(John MacDougall/AFP/Getty Images)

This fall, the D.C. Council will tackle a growing phenomenon that condo associations all over the city have been grappling with: the explosion of short-term rentals.

Now firmly a staple of the sharing economy, companies like Airbnb, HomeAway and VRBO are part of a booming, multibillion-dollar web-based industry that is largely unregulated. The D.C. Council, like many local governments across the country, is considering ways to regulate, tax and license short-term rentals.

In October, the council is expected to hear the Short-term Rental Regulation and Affordable Housing Protection Act of 2017, otherwise known as the “Airbnb bill.”

The bill, which is sponsored by D.C. Council member Kenyan R. McDuffie (D-Ward 5), would create a licensing category specifically for short-term rentals and require residents who use home-sharing services to obtain the new business license. It would also establish requirements governing the use of short-term rentals and enforce hefty fines, from $1,000 to $7,000 for violations, with half the funds going into the Housing Production Trust Fund.

Critics of the bill argue that it doesn’t address the affordable housing shortage. But the real debate over short-term rentals boils down to money, risk and liability.

Money

Home-sharing services, like Airbnb, connect travelers or renters with owners or hosts who want to rent out their entire home or a room in their home for a night, a weekend or sometimes longer. The arrangements are financially beneficial for everyone except the District treasurer, according to the Airbnb bill’s opponents. The traveler/renter gets a bargain on a fully furnished home with all the amenities that come with a condo building for less than the cost of a hotel room and without the steep hotel taxes. The owner/host makes much more on a short-term rental than an annual lease, or in many cases, earns additional income to subsidize a mortgage by occasionally renting a room.

Last year, Airbnb hosts in D.C. made an average of $5,800 and the District wants its cut.

Risk

 In a condominium setting, the dilemma of the constant revolving door is whether an individual resident’s financial gain is worth the significant risk and liability that short-term rentals pose to the association.

For starters, most condo bylaws in the District expressly prohibit short-term rentals and often require a minimum 12-month lease term. The same bylaws typically preclude owners from using a unit for transient, hotel or commercial purposes. Condo rules also generally require that all rental agreements be in writing with a copy of the lease provided to the board for its review and approval.

A condo association’s aversion to Airbnb and other short-term rental programs is rooted in concerns over increased rule violations, damage and noise complaints. The reality is short-term visitors — vacationers — are less invested in the long-term security and well-being of a building. A steady stream of strangers reduces a condo community’s sense of safety and creates actual wear and tear by thoughtless guests who are there one day and gone the next. In condo communities, owners who participate in home-sharing practices aren’t just renting out the four walls of their unit, but in effect, all the shared common areas like the hallways, lobby, rooftop, pool, gym and garage.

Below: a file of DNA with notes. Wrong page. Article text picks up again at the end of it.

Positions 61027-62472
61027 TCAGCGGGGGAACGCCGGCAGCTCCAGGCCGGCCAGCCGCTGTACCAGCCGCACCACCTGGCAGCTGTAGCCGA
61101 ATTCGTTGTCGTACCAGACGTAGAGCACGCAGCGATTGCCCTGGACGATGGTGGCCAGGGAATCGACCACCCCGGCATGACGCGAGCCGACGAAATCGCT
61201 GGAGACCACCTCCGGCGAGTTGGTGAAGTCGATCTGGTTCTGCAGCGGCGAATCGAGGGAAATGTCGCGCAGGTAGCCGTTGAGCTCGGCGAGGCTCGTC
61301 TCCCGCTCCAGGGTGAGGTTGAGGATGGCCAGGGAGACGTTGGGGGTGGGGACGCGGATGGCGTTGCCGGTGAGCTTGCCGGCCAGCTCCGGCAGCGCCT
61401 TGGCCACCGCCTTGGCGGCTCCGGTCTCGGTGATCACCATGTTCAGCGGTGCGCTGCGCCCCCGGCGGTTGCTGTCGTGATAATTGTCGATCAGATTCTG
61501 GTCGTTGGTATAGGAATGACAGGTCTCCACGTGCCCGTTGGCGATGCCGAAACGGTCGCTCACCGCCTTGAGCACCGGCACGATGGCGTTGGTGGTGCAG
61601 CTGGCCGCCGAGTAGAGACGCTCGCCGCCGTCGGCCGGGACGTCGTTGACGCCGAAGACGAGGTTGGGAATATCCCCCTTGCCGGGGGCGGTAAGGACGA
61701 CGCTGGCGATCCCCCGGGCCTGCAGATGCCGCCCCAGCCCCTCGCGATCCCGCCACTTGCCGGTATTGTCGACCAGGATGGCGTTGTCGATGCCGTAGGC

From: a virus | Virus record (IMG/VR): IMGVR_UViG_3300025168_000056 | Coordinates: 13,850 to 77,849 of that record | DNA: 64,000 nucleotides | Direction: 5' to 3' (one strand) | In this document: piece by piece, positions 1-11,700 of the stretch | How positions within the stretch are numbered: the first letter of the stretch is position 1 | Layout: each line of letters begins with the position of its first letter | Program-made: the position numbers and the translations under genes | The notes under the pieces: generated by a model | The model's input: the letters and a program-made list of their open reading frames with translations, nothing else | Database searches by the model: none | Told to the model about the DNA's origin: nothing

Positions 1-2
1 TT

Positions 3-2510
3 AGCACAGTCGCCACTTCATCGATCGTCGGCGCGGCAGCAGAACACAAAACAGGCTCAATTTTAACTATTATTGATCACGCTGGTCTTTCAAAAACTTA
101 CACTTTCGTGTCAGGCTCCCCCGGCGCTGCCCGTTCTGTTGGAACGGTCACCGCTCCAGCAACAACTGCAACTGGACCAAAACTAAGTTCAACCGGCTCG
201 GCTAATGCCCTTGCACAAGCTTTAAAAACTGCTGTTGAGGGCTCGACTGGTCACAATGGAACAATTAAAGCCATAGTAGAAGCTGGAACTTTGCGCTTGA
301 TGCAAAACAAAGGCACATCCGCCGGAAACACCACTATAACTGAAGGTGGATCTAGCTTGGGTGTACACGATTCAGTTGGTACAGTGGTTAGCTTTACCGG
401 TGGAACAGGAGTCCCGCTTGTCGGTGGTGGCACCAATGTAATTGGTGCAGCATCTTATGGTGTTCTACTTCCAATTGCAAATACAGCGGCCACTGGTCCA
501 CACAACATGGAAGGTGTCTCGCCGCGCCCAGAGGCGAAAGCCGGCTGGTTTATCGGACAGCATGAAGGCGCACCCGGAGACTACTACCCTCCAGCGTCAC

Liability

Liability cases have clogged our courts, and unless you’re an insurance professional, insurance is complicated. You never know if your coverage is adequate until you file a claim. While Airbnb rentals are a newer phenomenon, insurance companies looking to minimize their liability and pay as little as possible on a claim is as old as time. Most homeowner’s policies have a business activity exclusion, so when a neighbor rents his or her unit for even a night, it’s no longer considered a residential use but a commercial use.

In the eyes of the insurance company, it’s no different from a hotel. My association’s master insurance policy specifically excludes short-term rentals. When our board called to inquire about getting the business activity exclusion removed, the insurance rate would have increased by more than 20 percent, which for a small, four-unit building is consequential. Yet adding the expensive short-term rental coverage may still not be enough.

Our insurance agent told us that he’d be happy to sell us the coverage but a claim would probably be denied because our bylaws restrict short-term rentals. He likened it to carrying insurance for a swimming pool that we didn’t have. The only way he could guarantee coverage is if we went through the legal process of changing and recording our bylaws to allow for short-term rentals.

A call to action

Despite the significant risks, short-term rentals and home-sharing sites are pervasive. Some unit owners may not be fully aware of the condo rules and woefully unaware of the insurance risk. Others may choose to ignore the rules because of the lucrative income potential. Still others may not know their long-term tenant is secretly subletting their home on Airbnb and other sites.

Condo associations, frustrated neighbors and the city government, however, are taking notice and attempting to police short-term rentals. Condo boards are dishing out substantial fines per infraction and seeking legal action to permanently restrict short-term rentals in their buildings.

Representatives from Airbnb, as well as other critics of the Airbnb bill, say the proposed law goes too far and is too restrictive, but if the proposed bill forces a conversation and an awareness of the risk and liability that exist, then it’s already been successful.

Timur Loynab is a vice president with the McWilliams Ballard condo resales division in Washington.